They showed a lot. And they almost got another win against the Lakers in a thoroughly well-played game, a good defensive game -- this was a high caliber of play, if not one necessarily of playoff intensity.
One of the Lakers' main rivals, the Suns, put up 137 on a Grizzlies team that dared to run with Phoenix. Wasn't that like trying to beat Kobayashi in a hot dog eating contest?
Memphis is now trying to play a game that their talent is more suited for -- I never saw their talent as the kind suited for a half-court team. And the NBA game is evolving into a different style. Tony Barone envisions how they have to play to be effective -- they're not going to beat the best running team at this now, but they're making some good progress.
Miami seems rejuvenated. But Detroit's upping the ante with Chris Webber. Good move?
I think you can see it play out like it did when Rasheed Wallace came in three years ago and Detroit became a championship team. This move could be the coup of the Eastern Conference -- especially now that Miami's getting its swagger back and getting Shaq back -- this is going to enhance the Pistons.
This could be the big move we look back on at the end of the season when Detroit's No. 1 again. I don't see any downside, if he remains healthy.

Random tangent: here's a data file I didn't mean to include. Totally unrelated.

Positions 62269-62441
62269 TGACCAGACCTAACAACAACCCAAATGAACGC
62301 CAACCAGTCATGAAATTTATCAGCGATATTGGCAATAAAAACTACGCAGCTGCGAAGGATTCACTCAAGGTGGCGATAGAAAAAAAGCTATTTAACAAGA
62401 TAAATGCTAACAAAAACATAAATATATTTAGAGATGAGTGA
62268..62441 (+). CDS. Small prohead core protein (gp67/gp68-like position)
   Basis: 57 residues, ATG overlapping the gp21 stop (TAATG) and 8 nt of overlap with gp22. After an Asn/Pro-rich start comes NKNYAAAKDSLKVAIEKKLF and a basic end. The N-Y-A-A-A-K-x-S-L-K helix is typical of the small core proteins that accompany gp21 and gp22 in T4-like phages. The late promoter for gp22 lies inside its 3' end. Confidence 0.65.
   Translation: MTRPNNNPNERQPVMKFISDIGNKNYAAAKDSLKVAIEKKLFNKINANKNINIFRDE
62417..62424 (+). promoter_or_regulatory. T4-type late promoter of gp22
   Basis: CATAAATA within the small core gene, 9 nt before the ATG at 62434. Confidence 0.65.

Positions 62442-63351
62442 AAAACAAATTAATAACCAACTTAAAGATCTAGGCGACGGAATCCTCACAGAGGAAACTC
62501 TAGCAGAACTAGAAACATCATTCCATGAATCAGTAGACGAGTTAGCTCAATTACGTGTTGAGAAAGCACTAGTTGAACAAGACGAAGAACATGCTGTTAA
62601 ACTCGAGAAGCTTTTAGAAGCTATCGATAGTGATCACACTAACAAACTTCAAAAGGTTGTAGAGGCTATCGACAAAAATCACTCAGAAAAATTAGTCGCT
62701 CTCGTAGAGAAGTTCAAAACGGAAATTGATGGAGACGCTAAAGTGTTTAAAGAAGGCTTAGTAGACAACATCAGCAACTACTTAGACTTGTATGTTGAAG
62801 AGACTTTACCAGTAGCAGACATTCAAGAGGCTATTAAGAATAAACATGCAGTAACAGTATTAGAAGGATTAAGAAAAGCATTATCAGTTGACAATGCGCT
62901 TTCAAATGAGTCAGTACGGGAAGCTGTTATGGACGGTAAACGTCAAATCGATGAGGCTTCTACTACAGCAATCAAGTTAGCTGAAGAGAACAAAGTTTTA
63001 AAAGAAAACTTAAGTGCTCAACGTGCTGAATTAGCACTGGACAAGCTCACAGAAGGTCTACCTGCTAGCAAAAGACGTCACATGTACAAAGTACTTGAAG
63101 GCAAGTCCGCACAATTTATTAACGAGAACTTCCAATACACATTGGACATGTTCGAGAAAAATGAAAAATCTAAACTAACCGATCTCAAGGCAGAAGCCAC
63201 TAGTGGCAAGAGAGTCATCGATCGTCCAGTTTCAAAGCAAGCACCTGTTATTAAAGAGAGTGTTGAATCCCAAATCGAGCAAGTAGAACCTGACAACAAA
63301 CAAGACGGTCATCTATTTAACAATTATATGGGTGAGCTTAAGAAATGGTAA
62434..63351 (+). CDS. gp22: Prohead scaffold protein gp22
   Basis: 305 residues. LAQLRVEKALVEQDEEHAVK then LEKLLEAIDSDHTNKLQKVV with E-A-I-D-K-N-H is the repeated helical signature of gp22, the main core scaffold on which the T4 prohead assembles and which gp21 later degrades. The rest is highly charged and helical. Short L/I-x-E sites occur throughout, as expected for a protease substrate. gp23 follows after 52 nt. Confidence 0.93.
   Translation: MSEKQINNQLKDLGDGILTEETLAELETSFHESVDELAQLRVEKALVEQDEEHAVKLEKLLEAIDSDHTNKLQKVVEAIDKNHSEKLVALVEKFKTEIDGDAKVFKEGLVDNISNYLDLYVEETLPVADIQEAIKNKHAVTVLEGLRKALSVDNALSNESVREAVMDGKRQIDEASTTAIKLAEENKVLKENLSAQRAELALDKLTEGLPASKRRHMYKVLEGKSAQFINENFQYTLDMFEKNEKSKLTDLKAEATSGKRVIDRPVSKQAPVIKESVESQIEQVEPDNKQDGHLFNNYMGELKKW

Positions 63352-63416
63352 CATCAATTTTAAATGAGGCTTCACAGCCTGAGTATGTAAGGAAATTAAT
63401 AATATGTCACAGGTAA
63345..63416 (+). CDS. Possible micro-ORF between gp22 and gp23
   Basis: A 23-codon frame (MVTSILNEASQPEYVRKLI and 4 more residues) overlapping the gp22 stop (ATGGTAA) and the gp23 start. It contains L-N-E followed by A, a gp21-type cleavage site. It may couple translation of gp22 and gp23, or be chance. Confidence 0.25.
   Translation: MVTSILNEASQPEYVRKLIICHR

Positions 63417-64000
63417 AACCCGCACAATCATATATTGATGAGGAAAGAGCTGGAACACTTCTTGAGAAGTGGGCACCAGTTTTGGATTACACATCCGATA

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Mitchell Layton/NBAE via Getty Images)
Look who's a hero again. It's Gilbert Arenas, whose 3-pointer gave the Wiz a 114-111 win over Utah.
Assuming they haven't traded him by the time they play Chris Webber and the Pistons on Saturday, it'll be Ron Artest's first trip back to The Palace since the infamous brawl in November 2004. It will not, however, be Artest's first trip back to Michigan or his first interaction with Detroit fans. Last summer, when he was performing community service in Michigan, Artest attended a Tigers baseball game and was treated warmly by fans, a few of whom actually asked if they could buy him a beer.